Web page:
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4 best practices established start-ups use to scale, then exit.

You are a few years into your start-up and you have built a company that is aiming to be successful long-term with a great product and a team of 10 employees, you are gaining traction and turning a profit – the future looks bright.

However, to scale up to 30 and beyond requires more than crossed fingers and a half made list as you fly through the night.

Here are 4 best practices established start-ups use to scale, then exit.

1.Hire for the future – not for now.

Hire the best and build a team with broad and complementary skills. Choose candidates who will fit in with your culture and can grow within a company that will expand to 30, 50 or 100 employees. You need them to be agile, to change roles, learn new skills and deal with change. If you can’t afford them, give them your best pitch – sell them the dream, show them your passion and do everything to get the best on-board. Nowadays good candidates who rock up for an interview are super well prepared. They have the credentials and the smarts to get through a great interview so get additional insights through a Psychometric test for the 2 shortlisted candidates after second interview. This helps ensure you find the perfect match to the profile for your role. Like all decisions – there is an element of risk in every hire – but combining a solid interview for the skills, competencies and cultural fit along with the data/science provided by the psychometric testing – should give you a good result. Don’t make do with second best. Your people need to be better than the competition — from billing to the board-room, from the lab to customer service. It’s not just about the smartest people, it’s also about the most flexible people, the ones with the attitude and cultural fit, collaborating in high-performing teams.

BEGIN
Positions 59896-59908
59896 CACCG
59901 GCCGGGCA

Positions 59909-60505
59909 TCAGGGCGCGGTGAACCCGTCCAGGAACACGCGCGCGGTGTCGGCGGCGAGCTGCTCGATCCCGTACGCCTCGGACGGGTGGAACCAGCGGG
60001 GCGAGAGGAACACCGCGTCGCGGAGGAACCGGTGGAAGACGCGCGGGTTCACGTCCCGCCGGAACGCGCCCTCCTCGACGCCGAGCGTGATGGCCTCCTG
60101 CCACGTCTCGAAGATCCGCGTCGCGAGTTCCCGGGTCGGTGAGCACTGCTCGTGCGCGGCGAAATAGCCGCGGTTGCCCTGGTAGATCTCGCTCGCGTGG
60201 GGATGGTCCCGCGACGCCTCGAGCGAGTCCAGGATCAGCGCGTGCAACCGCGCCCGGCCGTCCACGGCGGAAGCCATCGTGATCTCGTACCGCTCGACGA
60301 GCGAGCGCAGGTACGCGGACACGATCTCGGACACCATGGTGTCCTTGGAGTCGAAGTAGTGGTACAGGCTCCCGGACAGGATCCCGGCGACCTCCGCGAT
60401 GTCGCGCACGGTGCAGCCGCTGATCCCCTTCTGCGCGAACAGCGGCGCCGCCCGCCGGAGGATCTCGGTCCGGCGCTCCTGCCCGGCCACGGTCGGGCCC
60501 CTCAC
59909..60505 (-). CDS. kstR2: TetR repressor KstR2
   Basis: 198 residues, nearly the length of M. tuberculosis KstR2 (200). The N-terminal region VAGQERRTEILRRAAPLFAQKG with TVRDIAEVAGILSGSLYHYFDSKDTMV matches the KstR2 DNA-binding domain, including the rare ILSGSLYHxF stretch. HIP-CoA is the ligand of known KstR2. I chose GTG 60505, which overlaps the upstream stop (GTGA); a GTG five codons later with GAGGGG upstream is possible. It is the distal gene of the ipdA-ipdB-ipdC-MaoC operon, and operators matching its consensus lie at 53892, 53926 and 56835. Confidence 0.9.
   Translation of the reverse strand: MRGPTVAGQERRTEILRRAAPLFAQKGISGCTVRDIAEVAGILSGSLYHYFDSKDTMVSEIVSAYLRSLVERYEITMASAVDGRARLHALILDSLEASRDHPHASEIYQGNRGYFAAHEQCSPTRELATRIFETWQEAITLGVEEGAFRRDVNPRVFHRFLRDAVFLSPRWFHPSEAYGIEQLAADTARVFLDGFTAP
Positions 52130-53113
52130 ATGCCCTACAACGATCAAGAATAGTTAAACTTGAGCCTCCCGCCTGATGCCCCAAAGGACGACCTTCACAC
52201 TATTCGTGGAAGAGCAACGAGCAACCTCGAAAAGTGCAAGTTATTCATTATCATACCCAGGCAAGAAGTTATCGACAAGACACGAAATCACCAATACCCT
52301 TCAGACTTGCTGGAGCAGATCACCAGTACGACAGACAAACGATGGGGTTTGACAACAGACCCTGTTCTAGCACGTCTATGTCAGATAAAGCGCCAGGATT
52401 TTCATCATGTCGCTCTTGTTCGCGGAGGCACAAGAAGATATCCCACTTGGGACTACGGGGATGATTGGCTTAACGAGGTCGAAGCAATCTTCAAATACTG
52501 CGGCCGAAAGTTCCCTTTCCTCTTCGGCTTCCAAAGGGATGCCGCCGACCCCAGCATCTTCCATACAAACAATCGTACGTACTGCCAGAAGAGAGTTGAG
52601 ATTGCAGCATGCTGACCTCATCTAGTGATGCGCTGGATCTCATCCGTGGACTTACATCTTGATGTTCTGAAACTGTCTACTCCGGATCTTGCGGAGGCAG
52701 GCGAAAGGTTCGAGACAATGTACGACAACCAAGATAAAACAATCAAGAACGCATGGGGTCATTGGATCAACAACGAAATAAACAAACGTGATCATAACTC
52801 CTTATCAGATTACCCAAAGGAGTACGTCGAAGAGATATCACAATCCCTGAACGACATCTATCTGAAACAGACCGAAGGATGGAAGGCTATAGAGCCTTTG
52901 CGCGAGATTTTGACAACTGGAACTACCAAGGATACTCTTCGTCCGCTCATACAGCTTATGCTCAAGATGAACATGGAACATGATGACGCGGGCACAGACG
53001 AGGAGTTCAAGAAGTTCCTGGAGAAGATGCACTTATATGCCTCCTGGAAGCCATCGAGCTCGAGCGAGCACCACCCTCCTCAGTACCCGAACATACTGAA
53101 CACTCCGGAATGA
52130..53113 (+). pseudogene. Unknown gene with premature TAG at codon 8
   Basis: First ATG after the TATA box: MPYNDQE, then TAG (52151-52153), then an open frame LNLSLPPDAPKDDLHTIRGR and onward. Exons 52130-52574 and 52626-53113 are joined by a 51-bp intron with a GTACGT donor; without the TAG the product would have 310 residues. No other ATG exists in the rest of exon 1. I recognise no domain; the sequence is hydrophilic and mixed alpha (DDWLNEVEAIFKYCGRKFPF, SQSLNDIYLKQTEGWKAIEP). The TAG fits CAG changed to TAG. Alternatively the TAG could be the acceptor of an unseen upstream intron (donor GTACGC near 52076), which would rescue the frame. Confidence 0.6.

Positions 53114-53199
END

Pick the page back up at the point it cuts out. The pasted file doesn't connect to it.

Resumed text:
Now, you have the best on-board, doing what they do best, communicate the vision clearly and let them know how their work fits into the big picture and where their responsibility and authority lies, then get out of their way to allow them to function efficiently – relinquish the power and delegate. In many cases you chose them for skills that you don’t have. Being conscious of your own strengths and development needs, and requesting feedback is essential to learn and grow.

“It’s better to hang out with people better than you. Pick out associates whose behaviour is better than yours and you’ll drift in that direction.” Warren Buffett

2.Leverage, leverage, leverage, or die.

Systems, processes, automation everywhere. Start-ups are sometimes chaotic places. The team can spend a lot of time firefighting. They are also trying to land new customers, hire new employees, build new products and business owners don’t always make (have?) time for something that doesn’t appear to have immediate impact – such as processes.

To increase revenues and keep operating costs low, you need to decide which operations can be reproduced in a quick and cost-effective manner and which can be automated. You could start with simply automating Purchase Order approvals, annual and sick leave forms, time sheets, employee on-boarding processes etc. It may require investment in IT and training if you can’t do it in-house, but it also demands discipline, a commitment to measurement and reporting and the flexibility and relentless focus to drive efficiency. But sometimes it is just too easy to not change anything and keep doing things the same way as when you started out. But “winging it” isn’t going to bring you to the next level! You need to constantly ask yourself, is what we are doing essential for our core business? If it is not – stop doing it and impose more structure on your organisation.